If you’re still confused about which is the right insulin pump for your family, you may find our Pump Comparison Guide useful. Also you can find more user reviews of the Omnipod here.

FINALLY

Our experience with the Omnipod have been very positive, but this doesn’t mean it’s the right pump for you. If you are also using the Omnipod please leave your personal review in our comments section below to help others that are considering a tubeless insulin pump.




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10 thoughts on “Omnipod Insulin Pump Review 2016

  • February 20, 2016 at 1:49 pm
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    My daughter has used the Animas ping and Medtronic before getting her omni pod and this was the best decision we ever made. The fact that it is tubeless has made life so much easier. No more hiding the tube, proms and dances were hard because something had to hold the pump, but not anymore. It simply sticks on where ever you put it. We’ve never had an issue where it falls off. This pump is by far the easiest one to use. I couldn’t believe the difference.

    Reply
  • February 20, 2016 at 2:32 pm
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    Agree with the review we like the pod,can’t imagine using a tube pump,my son is very active so it works for us. Have gone through airport with no problem we don’t take it off the scanner had no effect on the pump.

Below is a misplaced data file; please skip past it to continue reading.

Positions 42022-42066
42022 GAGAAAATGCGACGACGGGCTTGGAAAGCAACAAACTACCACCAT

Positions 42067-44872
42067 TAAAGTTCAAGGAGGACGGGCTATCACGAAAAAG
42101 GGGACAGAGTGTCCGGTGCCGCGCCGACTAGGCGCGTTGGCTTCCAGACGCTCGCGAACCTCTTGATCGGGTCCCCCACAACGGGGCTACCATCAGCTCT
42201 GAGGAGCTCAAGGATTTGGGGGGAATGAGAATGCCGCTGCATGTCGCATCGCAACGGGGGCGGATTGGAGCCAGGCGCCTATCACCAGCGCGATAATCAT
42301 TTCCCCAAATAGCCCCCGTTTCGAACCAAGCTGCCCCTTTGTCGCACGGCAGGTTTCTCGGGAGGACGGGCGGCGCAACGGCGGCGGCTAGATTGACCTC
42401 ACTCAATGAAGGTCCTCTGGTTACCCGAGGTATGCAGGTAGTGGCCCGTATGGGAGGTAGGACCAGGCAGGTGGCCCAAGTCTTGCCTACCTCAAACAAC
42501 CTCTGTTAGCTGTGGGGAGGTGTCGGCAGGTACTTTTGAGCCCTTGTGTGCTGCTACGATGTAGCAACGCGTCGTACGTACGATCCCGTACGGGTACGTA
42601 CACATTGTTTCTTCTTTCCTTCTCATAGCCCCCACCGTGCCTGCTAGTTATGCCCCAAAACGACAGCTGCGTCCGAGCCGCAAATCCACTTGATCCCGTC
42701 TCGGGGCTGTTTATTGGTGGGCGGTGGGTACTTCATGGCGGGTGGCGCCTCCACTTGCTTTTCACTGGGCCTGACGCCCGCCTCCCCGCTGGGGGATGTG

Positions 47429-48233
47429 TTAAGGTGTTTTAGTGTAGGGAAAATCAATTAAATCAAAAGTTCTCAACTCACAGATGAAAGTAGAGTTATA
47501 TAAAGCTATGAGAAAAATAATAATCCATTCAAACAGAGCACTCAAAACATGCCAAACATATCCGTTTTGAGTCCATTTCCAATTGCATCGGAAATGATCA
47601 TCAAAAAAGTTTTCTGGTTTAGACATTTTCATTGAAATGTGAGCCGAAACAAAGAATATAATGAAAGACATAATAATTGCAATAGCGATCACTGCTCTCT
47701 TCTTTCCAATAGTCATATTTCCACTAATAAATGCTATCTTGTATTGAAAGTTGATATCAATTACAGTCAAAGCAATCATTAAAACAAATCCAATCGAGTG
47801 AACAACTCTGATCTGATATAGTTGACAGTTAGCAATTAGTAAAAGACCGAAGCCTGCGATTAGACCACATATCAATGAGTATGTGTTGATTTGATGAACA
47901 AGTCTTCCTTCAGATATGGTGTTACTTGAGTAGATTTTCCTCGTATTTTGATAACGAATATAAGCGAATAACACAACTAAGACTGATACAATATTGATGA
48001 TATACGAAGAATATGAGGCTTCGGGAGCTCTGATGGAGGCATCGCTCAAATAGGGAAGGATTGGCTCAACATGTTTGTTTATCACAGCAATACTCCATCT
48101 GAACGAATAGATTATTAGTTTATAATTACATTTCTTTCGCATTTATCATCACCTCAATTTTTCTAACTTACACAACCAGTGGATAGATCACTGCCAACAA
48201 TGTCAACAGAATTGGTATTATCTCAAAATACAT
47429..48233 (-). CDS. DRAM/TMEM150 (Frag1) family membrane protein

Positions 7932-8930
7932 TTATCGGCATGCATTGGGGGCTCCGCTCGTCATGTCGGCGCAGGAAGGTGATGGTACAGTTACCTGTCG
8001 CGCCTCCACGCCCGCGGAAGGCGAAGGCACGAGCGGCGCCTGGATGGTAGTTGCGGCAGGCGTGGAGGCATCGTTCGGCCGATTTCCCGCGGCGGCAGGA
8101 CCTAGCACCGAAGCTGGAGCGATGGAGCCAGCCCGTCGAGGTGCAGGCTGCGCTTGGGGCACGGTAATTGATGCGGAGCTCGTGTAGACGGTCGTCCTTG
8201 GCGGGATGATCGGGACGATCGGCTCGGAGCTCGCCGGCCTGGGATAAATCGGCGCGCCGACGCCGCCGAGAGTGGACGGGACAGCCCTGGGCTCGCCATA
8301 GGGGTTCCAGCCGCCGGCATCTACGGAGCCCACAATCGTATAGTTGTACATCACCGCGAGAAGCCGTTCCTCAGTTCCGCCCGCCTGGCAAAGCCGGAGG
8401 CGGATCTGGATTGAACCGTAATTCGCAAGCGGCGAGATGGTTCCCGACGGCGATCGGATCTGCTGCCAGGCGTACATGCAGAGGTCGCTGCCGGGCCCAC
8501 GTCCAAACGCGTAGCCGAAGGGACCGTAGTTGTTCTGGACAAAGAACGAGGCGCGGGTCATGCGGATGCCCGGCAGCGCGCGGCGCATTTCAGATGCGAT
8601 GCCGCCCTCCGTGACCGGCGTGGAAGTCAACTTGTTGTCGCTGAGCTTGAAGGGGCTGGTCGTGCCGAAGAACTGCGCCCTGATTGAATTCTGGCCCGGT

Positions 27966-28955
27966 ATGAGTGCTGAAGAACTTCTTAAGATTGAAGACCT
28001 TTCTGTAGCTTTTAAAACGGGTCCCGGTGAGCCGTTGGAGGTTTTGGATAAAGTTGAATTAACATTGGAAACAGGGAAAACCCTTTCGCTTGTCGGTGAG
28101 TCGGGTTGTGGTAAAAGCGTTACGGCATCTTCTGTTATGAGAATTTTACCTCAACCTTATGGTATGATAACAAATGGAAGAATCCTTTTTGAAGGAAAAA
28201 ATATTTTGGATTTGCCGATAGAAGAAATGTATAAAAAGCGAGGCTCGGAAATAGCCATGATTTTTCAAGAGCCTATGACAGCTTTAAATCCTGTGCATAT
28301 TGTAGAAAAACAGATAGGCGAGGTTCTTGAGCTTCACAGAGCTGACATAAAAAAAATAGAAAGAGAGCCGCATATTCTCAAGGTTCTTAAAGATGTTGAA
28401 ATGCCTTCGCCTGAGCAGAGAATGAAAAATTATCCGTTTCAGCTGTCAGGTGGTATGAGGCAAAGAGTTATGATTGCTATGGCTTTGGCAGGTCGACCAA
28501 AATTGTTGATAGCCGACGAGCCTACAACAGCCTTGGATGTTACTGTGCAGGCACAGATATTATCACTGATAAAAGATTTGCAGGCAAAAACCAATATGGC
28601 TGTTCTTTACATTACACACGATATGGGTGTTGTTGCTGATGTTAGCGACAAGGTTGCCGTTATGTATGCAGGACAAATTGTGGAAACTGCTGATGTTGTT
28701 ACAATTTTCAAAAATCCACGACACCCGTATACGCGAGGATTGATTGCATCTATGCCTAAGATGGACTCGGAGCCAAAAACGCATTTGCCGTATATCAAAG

Reply
  • February 20, 2016 at 3:09 pm
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    My daughter has been on Omnipod for over 2 years. Your review is spot-on! Anyone considering Omnipod can get every bit of information to make an informed decision from this article. I honestly don’t understand why anyone would choose any other pump, unless of course their insurance doesn’t cover Omnipod. We love it, my daughter is 10, extremely active, and plays year-round travel soccer.

    Reply
    • March 16, 2016 at 3:14 pm
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      Hi Amy, My daughter was recently diagnosed and we are in the process of considering the Omni pod. Your post really caught my attention as my 11 year old daughter is extremely active. Like yours, soccer is a huge part of her life 2 travel team several weekly practices you know the deal. We have concerns about how well it has been able to stay on, does is require any additional wrapping tape for adhesion or protection? Any suggestions or thought is much appreciated.
      Thank you

      Reply
  • February 20, 2016 at 3:34 pm
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    We chose the omnipod for our 21 month old son for a few different reasons. 1. I figured tubes were not an option for him as it posed a choking hazard, as well as him just pulling them off all the time (he doesn’t realize he has diabetes and definitely doesn’t realize the repercussions of unhooking a tube). 2. We couldn’t figure out where we would put a different pump on him. Toddler clothes don’t have the best of pockets and the waistbands are normally soft…plus, pretty sure he would play with that as well.